The Sandwich Generation: How to manage if you find yourself here

Did you know that a staggering 47% of adults in their 40s/50s are providing care to a parent 65 + years old while also raising their own small child or helping to support their young adult child? This increasingly common group has been coined the “sandwich generation” to describe adult children who are sandwiched between caring for their elderly parents and their own children. Needless to say, as rewarding as it may be, it is a very challenging phenomenon.

Being a caregiver for two different age groups is stressful, both emotionally and financially. Statistics indicate that many family caregivers are women who provide approximately 3 hours a day of unpaid care. In addition to caregiving, they also work a full-time job. The emotional toll can be staggering, forcing a caregiver to make choices between attending their child’s soccer game or Mom’s eye appointment. And, of course, the financial toll is not much better. Often times caregivers sacrifice their own savings to help their parents or their young adult children. Caregivers also sacrifice their own careers to take care of others.

All of this leads to stress and to inevitable burnout. Managing stress is the only way, but how? Practice self-care because you can’t be everything to everyone. Know your limits. Remember to exercise, connect with friends. Ask for help from your siblings, other relatives, friends, etc. and accept help graciously. When someone volunteers to help, accept it. They may not do it exactly the way you would do it but that’s okay. Consider hiring home care for your aging parents to provide housekeeping, transportation, companionship, meal prep and assist with other activities of daily living (ADLs).  Another option is adult day health care which offers supervision, socialization activities and meals. Maybe your parents need more medical care. You can opt for a medical home health agency that can provide clinical medical supervision through a team of nurses, certified nursing assistants physical/occupational therapists, dieticians, etc. They also offer palliative and hospice services. Another option is respite care at an assisted living community. Respite offers relief and peace of mind if you are going away on vacation or just need a break. Oftentimes, it is a way to see if the senior would prefer to live in a community. For the caretaker child this offers the ability for them to just be a child to their parents again.

But one of the most overlooked professionals to contact is an elder law attorney. An experienced elder law attorney will advise you that in order to help your aging loved one, certain documents must be in place. It is important that they have the following:

  • HIPAA Release (Health Insurance Portability and Accountability Act) – HIPAA is a federal law that requires medical personnel and hospitals to protect sensitive patient health information from being disclosed without the patient’s consent or knowledge. Basically, if your loved one does not have a HIPAA Release authorizing you to gain information, the doctors handling their care will not be able to share details of their diagnosis and care or answer your questions.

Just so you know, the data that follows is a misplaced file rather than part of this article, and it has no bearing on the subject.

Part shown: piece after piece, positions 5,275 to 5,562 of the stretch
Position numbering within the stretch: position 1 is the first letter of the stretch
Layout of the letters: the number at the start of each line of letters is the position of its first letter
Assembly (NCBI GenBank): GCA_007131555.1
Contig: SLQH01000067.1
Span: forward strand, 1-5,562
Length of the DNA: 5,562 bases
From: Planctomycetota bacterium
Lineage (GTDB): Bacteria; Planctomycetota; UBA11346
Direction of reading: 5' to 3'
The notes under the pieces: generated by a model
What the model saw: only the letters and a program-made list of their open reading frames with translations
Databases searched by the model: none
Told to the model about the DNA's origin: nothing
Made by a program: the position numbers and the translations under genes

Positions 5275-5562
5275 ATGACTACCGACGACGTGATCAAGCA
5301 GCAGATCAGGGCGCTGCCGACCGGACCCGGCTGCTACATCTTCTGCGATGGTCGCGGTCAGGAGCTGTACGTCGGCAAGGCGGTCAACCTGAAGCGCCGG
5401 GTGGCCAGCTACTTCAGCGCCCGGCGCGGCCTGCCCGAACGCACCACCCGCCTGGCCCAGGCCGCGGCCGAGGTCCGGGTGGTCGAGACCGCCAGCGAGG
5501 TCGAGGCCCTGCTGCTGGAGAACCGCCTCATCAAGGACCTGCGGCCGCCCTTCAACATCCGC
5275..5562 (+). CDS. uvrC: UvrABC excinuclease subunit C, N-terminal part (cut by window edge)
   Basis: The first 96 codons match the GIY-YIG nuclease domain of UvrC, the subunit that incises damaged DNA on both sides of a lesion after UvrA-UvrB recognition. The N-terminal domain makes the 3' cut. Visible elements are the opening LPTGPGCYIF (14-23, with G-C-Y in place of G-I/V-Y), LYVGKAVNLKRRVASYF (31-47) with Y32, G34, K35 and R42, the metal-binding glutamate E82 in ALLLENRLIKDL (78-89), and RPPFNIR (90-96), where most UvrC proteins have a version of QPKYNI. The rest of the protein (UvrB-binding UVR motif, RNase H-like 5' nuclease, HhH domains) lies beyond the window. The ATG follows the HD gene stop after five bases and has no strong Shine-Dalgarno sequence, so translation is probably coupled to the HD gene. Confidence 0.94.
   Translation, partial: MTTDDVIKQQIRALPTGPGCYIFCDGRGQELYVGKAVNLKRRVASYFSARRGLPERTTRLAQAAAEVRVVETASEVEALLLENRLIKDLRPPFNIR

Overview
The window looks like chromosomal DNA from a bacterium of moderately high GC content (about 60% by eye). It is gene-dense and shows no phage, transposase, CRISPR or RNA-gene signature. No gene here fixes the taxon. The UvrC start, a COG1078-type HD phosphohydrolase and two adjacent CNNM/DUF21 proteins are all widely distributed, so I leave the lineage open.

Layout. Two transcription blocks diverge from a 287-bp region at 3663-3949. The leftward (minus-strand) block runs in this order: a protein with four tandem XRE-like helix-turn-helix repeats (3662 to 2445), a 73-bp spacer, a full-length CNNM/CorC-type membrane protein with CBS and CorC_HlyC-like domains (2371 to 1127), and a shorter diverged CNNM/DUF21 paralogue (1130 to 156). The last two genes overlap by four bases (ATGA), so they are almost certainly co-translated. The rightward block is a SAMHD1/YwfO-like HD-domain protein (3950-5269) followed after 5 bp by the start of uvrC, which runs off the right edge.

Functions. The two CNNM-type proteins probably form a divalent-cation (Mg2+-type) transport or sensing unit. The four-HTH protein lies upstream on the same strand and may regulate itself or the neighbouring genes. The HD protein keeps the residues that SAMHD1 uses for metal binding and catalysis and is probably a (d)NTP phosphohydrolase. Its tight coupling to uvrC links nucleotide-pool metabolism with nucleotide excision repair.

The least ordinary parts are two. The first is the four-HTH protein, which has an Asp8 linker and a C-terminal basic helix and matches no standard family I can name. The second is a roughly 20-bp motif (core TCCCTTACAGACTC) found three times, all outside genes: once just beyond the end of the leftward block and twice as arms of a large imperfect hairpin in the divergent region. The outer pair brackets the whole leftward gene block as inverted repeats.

• Health Care Proxy – Allows you to make medical decisions for your loved one in the case of possible incapacitation. Without this, a court would make a determination of their care.
  • Durable Power of Attorney – This document allows you to help your loved one with their financial obligations if unable to. You can speak to their creditors, pay bills, etc. Again, without this document, court action may be required.
  • Advance Directive / Living Will – Although not legally binding in Massachusetts, it does help you carry out you loved one’s wishes regarding what efforts they want for medical care and how they want their last days to be. This is basically a blue print for you and your family and relieves you of any guilt because your loved one’s wishes are well documented.
  • Last Will and Testament – Obviously this document is for when a loved one passes and outlines how their asset should distributed and to whom.

Estate planning and elder law go beyond just those documents, however.  An experienced estate planning attorney can help your family to establish a trust to protect assets, long term care planning, minimize estate tax, probate avoidance, etc. Many times, families receive well-intended but incredibly bad information from friends and other family members. They assume that Mom and Dad will not qualify for things. There is just general confusion of what is an asset, gifting, the look back period and even more. The worst thing to do is, is to do nothing. The sooner that you involve the help of an elder law and estate planning attorney, the better. Not only will it give the peace of mind you and your loved one deserves but it preserves assets for years to come.

Being part of the Sandwich Generation is hard enough. Let us take some things off of your plate for you so you can enjoy the finite time you may have with your loved one instead of worrying. 

©Surprenant & Beneski, P.C. 35 Arnold Street, New Bedford, MA 02740, 336 South Street,   Hyannis MA 02601 and 45 Bristol Drive, Easton MA 02375.  This article is for illustration purposes only.  This handout does not constitute legal advice.  There is no attorney/client relationship created with Surprenant & Beneski, P.C. by this article.  DO NOT make decisions based upon information in this handout.  Every family is unique and legal advice can only be given after an individual consultation with an elder law attorney.  Any decisions made without proper legal advice may cause significant legal and financial problems.